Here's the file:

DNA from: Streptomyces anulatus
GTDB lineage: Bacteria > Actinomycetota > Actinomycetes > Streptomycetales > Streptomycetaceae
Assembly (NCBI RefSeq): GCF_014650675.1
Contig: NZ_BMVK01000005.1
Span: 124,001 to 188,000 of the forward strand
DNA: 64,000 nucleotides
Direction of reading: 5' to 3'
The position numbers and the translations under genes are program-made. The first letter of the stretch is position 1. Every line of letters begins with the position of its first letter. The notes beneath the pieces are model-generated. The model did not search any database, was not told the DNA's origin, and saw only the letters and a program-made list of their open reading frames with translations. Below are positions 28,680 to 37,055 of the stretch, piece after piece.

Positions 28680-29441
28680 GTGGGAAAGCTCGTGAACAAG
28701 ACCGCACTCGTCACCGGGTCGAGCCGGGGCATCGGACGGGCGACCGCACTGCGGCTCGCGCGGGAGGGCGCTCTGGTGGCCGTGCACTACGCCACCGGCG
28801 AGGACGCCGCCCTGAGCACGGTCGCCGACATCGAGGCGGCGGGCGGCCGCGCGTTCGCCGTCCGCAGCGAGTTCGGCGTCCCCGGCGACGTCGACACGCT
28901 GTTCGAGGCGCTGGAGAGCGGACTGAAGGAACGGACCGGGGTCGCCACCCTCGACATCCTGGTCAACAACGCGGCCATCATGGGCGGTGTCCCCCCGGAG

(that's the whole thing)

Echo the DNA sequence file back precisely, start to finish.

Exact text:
DNA from: Streptomyces anulatus
GTDB lineage: Bacteria > Actinomycetota > Actinomycetes > Streptomycetales > Streptomycetaceae
Assembly (NCBI RefSeq): GCF_014650675.1
Contig: NZ_BMVK01000005.1
Span: 124,001 to 188,000 of the forward strand
DNA: 64,000 nucleotides
Direction of reading: 5' to 3'
The position numbers and the translations under genes are program-made. The first letter of the stretch is position 1. Every line of letters begins with the position of its first letter. The notes beneath the pieces are model-generated. The model did not search any database, was not told the DNA's origin, and saw only the letters and a program-made list of their open reading frames with translations. Below are positions 28,680 to 37,055 of the stretch, piece after piece.

Positions 28680-29441
28680 GTGGGAAAGCTCGTGAACAAG
28701 ACCGCACTCGTCACCGGGTCGAGCCGGGGCATCGGACGGGCGACCGCACTGCGGCTCGCGCGGGAGGGCGCTCTGGTGGCCGTGCACTACGCCACCGGCG
28801 AGGACGCCGCCCTGAGCACGGTCGCCGACATCGAGGCGGCGGGCGGCCGCGCGTTCGCCGTCCGCAGCGAGTTCGGCGTCCCCGGCGACGTCGACACGCT
28901 GTTCGAGGCGCTGGAGAGCGGACTGAAGGAACGGACCGGGGTCGCCACCCTCGACATCCTGGTCAACAACGCGGCCATCATGGGCGGTGTCCCCCCGGAG